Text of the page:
Vegetation Management

Many SMFs rely on vegetation to filter sediment from stormwater before it reaches the SMF, prevent erosion of the banks and the bottom of the facility, and to take up and metabolize nutrients and other pollutants. Turf grass is the most common groundcover - although many SMFs use woody vegetation (rain gardens) and wetland plants (wet ponds) to increase pollutant removal. The following is a quick reference of ways to help your vegetation stay healthy.

  • Mowing. Most grass is hardiest if it is maintained as an upland meadow, cut no shorter than 6 to 8 inches. If a more manicured look is desired, special attention to the health of the turf is needed. Grass should never be cut below 4 inches. Grass on embankments should be cut at least twice during both growing seasons and once during the summer. 

  • Pest and Weed Control. To reduce the amount of pollutants reaching the SMF, avoid over-fertilization and excess pesticide use. Your local Virginia Cooperative Extension office can provide additional information.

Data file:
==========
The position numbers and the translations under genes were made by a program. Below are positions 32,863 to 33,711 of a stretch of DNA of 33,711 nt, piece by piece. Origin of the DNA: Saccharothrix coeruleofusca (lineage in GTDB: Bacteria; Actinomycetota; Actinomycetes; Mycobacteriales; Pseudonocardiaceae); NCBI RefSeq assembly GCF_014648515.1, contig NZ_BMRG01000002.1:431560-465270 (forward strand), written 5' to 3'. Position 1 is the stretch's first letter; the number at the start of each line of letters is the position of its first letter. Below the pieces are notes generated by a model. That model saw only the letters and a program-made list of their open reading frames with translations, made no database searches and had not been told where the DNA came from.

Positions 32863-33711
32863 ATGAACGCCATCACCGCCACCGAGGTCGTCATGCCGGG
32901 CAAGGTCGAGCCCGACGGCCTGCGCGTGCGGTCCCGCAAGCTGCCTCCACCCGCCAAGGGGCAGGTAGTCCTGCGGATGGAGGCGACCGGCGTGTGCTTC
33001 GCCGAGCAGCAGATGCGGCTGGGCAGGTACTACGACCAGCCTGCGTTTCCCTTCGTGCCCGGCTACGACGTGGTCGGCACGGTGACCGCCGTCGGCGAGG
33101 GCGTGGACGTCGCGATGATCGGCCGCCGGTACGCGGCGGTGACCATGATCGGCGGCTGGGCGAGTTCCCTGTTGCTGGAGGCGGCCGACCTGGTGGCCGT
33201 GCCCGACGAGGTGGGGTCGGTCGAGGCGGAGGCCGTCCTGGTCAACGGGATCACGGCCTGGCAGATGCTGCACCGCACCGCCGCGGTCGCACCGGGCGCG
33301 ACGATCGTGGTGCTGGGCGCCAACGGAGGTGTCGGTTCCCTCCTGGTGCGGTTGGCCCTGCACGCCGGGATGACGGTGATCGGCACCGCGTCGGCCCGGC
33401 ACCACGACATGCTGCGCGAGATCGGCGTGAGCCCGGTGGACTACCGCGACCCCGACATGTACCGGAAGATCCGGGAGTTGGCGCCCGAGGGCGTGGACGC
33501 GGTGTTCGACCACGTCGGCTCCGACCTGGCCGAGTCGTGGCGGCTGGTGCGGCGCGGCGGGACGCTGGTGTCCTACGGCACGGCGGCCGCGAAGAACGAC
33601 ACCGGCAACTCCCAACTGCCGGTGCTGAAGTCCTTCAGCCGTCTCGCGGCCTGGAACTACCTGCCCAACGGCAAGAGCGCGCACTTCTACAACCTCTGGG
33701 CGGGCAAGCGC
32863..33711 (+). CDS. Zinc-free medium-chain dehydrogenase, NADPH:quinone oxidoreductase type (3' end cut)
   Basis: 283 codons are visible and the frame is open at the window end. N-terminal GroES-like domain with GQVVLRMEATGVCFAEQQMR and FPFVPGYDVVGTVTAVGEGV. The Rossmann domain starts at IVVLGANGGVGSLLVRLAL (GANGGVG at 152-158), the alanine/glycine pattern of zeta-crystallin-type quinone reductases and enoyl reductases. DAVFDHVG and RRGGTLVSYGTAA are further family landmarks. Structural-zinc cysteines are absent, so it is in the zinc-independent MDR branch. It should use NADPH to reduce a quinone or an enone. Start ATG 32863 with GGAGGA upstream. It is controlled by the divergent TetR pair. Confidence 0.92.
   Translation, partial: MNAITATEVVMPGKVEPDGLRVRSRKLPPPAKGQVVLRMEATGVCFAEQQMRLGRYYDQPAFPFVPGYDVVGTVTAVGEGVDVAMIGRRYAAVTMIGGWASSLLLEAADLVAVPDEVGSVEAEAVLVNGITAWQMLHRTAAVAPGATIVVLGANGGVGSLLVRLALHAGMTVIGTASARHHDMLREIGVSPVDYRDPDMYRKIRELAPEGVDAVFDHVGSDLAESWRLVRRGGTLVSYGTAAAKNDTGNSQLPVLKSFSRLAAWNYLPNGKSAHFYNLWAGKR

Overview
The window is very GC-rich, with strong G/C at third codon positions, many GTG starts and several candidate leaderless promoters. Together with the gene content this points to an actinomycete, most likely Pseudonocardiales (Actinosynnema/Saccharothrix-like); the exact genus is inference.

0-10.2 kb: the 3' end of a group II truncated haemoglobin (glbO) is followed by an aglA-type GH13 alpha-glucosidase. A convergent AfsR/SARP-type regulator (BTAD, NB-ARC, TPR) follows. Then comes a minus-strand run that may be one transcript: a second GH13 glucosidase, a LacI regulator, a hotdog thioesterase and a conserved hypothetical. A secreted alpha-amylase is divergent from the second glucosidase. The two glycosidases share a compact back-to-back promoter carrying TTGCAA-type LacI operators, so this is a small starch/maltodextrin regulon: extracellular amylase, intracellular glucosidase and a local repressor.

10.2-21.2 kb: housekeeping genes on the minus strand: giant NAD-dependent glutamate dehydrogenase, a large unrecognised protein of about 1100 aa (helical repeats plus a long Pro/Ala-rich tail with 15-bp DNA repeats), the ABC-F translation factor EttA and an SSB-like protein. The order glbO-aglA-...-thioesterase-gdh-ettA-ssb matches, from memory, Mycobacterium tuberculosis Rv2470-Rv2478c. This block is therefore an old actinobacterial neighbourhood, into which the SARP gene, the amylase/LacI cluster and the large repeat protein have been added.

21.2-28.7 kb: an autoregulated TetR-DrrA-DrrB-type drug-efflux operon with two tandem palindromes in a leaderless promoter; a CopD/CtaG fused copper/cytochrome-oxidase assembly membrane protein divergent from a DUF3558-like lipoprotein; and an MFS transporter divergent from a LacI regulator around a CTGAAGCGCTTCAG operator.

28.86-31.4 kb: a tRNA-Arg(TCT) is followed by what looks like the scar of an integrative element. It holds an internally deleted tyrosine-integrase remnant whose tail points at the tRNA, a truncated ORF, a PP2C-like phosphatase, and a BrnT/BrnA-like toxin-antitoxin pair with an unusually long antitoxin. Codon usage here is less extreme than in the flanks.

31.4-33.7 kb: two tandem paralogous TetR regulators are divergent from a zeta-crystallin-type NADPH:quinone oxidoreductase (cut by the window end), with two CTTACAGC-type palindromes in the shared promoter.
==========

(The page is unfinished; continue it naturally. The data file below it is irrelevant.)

• Removing Sediment Build-Up. Because vegetation surrounding a SMF is designed to trap sediment, it is likely to become laden with sediment and bare spots may emerge. Bare areas should be vigorously raked, backfilled if needed, and covered with top soil. Disturbed areas should be seeded (a tall fescue grass seed is recommended) and mulched. Excess material should be taken off-site and can be used as a mulch or soil supplement. If the soil becomes compacted, it will require aeration.

  • Unwanted Vegetation. Some vegetation is destructive to a SMF. Keeping dam and bottom areas free of deep-rooted vegetation (trees and bushes) is critical because roots can destabilize the structure. Consistent mowing and monitoring will control any unwanted vegetation

  • No Mow Zones. For wet ponds, an unmowed vegetated buffer around the perimeter of the facility (exclusive of the dam embankment) may be established to filter pollutants from adjacent properties and to help prevent shoreline erosion. Activities that have the potential to damage vegetation or compact the soil should be avoided. What may seem like a harmless activity (sports activities, inappropriate landscaping, etc.) could take years off the life of your facility. Before altering vegetation in a SMF, contact Albemarle County's Stormwater Manager, Repp Glaettli for guidance and a list of approved plants.

Return to SMF Maintenance Home